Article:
OECD Territorial Reviews

1990-0759 (online)
1990-0767 (print)
Hide / Show Abstract

This series offers analysis and policy guidance to national and subnational governments seeking to strengthen territorial development policies and governance. These reviews are part of a larger body of OECD work on regional development that addresses the territorial dimension of a range of policy challenges, including governance, innovation, urban development and rural policy. This work includes both thematic reports and reports on specific countries or regions.

Also available in French
OECD Territorial Reviews: The Chicago Tri-State Metropolitan Area, United States 2012

OECD Territorial Reviews: The Chicago Tri-State Metropolitan Area, United States 2012 You do not have access to this content

Click to Access: 
  • PDF
  • http://www.keepeek.com/Digital-Asset-Management/oecd/urban-rural-and-regional-development/oecd-territorial-reviews-the-chicago-tri-state-metropolitan-area-united-states-2012_9789264170315-en
  • READ
17 Aug 2012
9789264170315 (PDF) ;9789264170285(print)

Hide / Show Abstract

The OECD Territorial Review of the Chicago Tri-State metropolitan area, the first of its kind conducted by the OECD in the United States, assesses the region’s capacity to contribute effectively to regional and national economic performance and quality of life. The Review focuses on four thematic policy issues: i) the effectiveness and coordination of workforce development programmes in the Chicago Tri-State metro-region; ii) the metro-region’s capacity for innovation; iii) its role as a major centre for logistics in North America; and (iv) its capacity to encourage green growth over the long term. The review also focuses on the state of region-wide institutional collaboration and offers a vision for effective tri-state region-wide stakeholder engagement.  
loader image

Expand / Collapse Hide / Show all Abstracts Table of Contents

  • Mark Click to Access
  • Foreword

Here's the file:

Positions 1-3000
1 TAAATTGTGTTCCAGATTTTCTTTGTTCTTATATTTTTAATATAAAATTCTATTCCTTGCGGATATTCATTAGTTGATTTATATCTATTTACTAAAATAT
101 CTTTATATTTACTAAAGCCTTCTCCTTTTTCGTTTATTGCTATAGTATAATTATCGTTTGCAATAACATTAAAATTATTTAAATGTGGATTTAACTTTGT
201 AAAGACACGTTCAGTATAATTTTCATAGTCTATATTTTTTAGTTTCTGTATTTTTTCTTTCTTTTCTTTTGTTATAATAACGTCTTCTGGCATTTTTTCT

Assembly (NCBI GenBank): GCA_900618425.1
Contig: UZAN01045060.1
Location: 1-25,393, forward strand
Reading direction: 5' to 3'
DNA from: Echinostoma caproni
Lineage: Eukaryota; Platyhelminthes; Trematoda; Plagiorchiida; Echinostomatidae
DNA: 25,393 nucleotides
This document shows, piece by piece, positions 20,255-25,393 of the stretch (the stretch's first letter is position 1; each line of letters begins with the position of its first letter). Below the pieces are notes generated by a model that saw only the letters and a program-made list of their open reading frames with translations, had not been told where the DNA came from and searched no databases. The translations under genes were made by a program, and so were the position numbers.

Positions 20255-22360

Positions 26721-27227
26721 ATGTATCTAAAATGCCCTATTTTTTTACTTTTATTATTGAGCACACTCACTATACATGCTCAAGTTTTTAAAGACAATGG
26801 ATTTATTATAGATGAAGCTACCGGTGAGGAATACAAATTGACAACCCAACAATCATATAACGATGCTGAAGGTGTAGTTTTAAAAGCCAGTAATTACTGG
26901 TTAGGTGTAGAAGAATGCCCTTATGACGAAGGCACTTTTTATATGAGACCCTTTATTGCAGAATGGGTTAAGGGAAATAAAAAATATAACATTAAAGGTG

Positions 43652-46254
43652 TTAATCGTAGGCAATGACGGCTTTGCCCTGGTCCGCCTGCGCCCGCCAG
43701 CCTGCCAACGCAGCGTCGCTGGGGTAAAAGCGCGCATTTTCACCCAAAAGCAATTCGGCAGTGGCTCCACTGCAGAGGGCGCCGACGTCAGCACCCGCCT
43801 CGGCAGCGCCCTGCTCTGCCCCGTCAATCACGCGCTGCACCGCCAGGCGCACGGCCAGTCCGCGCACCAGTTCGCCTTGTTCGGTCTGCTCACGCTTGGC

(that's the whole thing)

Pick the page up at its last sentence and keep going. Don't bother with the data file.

Across the Organisation for Economic Co-operation and Development (OECD), globalisation is increasingly testing the capacity of regional economies to adapt and exploit their competitive edge, while also offering new opportunities for regional development. This is leading public authorities to rethink their strategies. Moreover, as a result of decentralisation, central governments no longer have the sole responsibility for development policies. Effective relations between different levels of government are now required in order to improve the delivery of public services.

  • Acronyms and abbreviations
  • Assessment and recommendations

    The Chicago Tri-State Metro-Region – the 14-county Chicago-Naperville Joliet Metropolitan Statistical Area (MSA) – is home to approximately 9.5 million people, of whom over 90% live in Illinois, less than 2% in Wisconsin and the remainder in Indiana. It is the third most populous metropolitan area in the country, and the tenth largest among the OECD Metro-Regions. Only Los Angeles and New York have larger populations within the US, all three being outstripped by Mexico City, Seoul and, especially Tokyo with its 35 million inhabitants. The City of Chicago, located essentially in Cook County but extending into parts of DuPage County near O’Hare international airport, has a population of 2.7 million (28% of the total metro population) and a population density about ten times higher than the region’s average. The fact that the region crosses state boundaries and encompasses a large number of municipal and other service-based administrative units poses particular challenges for its effective governance and development. Beyond the Chicago Tri-State Metro-Region, the 21-county Tri-State Region, sometimes referred to as the Gary-Chicago-Milwaukee corridor, is increasingly regarded by civic, business and political leaders as a common economic area, with nascent and growing commuting flows from the seven "external" counties into the Chicago Tri-State Metro-Region.

  • The assets and challenges for the tri-state metropolitan region's competitiveness

    This chapter describes the spatial unit of analysis for the Review: The Chicago Tri-State Metro-Region is the third most populous metropolitan area in the United States, and its GDP ranks eighth out of the 90 OECD Metropolitan Regions. The chapter describes the main characteristics of the region’s economy, including new sectors in nanotech, biotech, ICT and green engineering. The chapter assesses the main challenges facing the regional economy: growth rates are slipping due in no small part to the relatively poor productivity of its workforce, with a serious mismatch between skills demand and supply at all levels of business activity. The chapter then outlines the diagnostics that will frame the rest of the Review.